A van was thrown over a highway bridge. The development site's model home was looted and trashed. All of these infringements of the law were done in plain sight of OPP officers. Town residents, fearful for the safety of their children hardly knew how to respond when local grade schools dismissed their charges early on days of violence. Highway 6 remained blockaded for five weeks, seriously impeding the town's commerce.

Representatives of the province asked for calm. While mysteriously a Hydro One transformer station was set afire, resulting in $1-million in damage, and days of downed power for the town. Officials from various provincial ministries dealt cautiously and carefully with the Six Nations representatives, the Haudenosaunee Confederacy Council, which has since set up an extortion racket, selling "protection" to local business.

No one appeared ready to work with, consult with, attempt to address the concerns of the townspeople. Negotiations with the Six Nations representations has resulted in nothing at all in terms of solving the dilemma. The Haudenosaunee feel they are not subject to the Canadian legal system; they are a law unto themselves, yet they are incapable of assembling themselves representatively to work out an agreement with the province to end the protest.

Then in July the government of Dalton McGuinty bought the Douglas Creek Estate from the developer for in excess of $12-million, allowing the protesters continued, uncontrolled occupation of the site. This hasn't seemed to placate them. Residents of the town adjacent to the site are nightly entertained by loud noises, gunfire, shouting, heavy machinery, loud music, fireworks and the beating of drums.

Rocks are thrown at houses. Some site houses have been burned, and protesters continue to block the municipal fire department, the OPP and the Ontario Fire Marshall from access. Residents are insulted with racial and derogatory verbal slingshots. They're threatened with physical harm. The Mohawk Warriors dress in camouflage, bandanas over their faces, carrying nail-studded clubs.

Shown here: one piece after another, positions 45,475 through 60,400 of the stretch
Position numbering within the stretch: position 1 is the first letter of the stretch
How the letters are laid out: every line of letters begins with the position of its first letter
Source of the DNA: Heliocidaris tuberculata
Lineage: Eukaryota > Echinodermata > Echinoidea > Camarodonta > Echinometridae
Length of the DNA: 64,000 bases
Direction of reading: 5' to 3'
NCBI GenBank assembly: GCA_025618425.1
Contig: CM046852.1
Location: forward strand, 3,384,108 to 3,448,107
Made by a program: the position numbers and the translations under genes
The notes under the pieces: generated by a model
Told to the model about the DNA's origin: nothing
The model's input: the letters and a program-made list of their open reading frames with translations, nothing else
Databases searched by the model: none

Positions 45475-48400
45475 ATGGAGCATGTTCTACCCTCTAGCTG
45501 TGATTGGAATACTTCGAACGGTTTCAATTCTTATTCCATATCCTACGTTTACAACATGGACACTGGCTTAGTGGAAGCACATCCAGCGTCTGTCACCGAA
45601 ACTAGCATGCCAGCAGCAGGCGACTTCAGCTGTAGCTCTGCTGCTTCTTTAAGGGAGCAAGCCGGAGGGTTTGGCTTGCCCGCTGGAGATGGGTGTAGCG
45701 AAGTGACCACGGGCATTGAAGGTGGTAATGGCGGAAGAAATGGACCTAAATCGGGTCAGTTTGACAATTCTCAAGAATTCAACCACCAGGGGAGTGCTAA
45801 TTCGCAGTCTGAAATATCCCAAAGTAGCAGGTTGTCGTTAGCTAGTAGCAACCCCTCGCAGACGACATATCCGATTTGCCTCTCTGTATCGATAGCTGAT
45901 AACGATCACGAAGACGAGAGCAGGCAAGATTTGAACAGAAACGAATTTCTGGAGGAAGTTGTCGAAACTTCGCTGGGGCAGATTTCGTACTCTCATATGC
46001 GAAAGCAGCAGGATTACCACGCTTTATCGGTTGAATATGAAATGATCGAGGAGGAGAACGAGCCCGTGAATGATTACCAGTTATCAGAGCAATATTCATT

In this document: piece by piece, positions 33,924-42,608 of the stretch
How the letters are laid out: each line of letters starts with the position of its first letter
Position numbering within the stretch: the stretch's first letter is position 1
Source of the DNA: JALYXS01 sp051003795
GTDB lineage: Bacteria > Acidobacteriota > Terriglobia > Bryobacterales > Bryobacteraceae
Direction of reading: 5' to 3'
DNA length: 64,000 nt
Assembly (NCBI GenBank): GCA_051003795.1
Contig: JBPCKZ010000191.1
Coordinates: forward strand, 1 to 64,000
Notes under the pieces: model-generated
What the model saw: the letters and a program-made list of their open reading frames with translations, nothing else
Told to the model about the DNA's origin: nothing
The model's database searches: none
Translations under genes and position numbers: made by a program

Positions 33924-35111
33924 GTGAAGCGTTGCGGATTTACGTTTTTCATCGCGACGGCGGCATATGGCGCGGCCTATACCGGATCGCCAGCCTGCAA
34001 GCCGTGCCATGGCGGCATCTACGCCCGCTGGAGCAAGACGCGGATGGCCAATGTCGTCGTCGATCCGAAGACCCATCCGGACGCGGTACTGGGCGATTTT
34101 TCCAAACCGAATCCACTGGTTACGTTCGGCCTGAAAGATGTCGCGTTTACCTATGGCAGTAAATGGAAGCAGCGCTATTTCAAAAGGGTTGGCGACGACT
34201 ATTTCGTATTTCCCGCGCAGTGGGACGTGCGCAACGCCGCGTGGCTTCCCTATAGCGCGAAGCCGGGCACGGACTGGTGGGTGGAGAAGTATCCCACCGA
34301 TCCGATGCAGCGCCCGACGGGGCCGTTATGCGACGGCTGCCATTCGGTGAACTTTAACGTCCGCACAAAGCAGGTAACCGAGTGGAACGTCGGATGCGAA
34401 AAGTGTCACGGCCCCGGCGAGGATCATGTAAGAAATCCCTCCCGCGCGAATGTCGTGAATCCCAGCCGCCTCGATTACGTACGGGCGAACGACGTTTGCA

The scenario is more reminiscent of terrorist activity in the Middle East than what might be construed as legitimate protests within Canada. The veneer of respectability, or at least hesitant acceptance, with their self-righteous claims to be defenders of those hard done by is offset by the undeniable truth that the protesters represent hard-core thugs.

Every society has them, and they're usually shunned, and when engaged in criminal activities, put away in prison.

It defies reason that the provincial government, let alone the federal authorities, are simply turning a blind eye to these illegal and violent confrontations. That our policing agencies are complicit with fearful, politically-correct government agencies, does no credit to our Canadian way of life, our Constitution-assured freedoms and guarantees of safety and security.

They earn nothing but scorn from the militant protesters, who seem to feel with justification on the record, that they can get away with anything. And there's little doubt that the Six Nations elders would have preferred this situation not to have escalated in the manner in which emotions and hot-tempered intruders have guided it.

No one gains, but the thugs who are having the times of their lives.

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It's a Start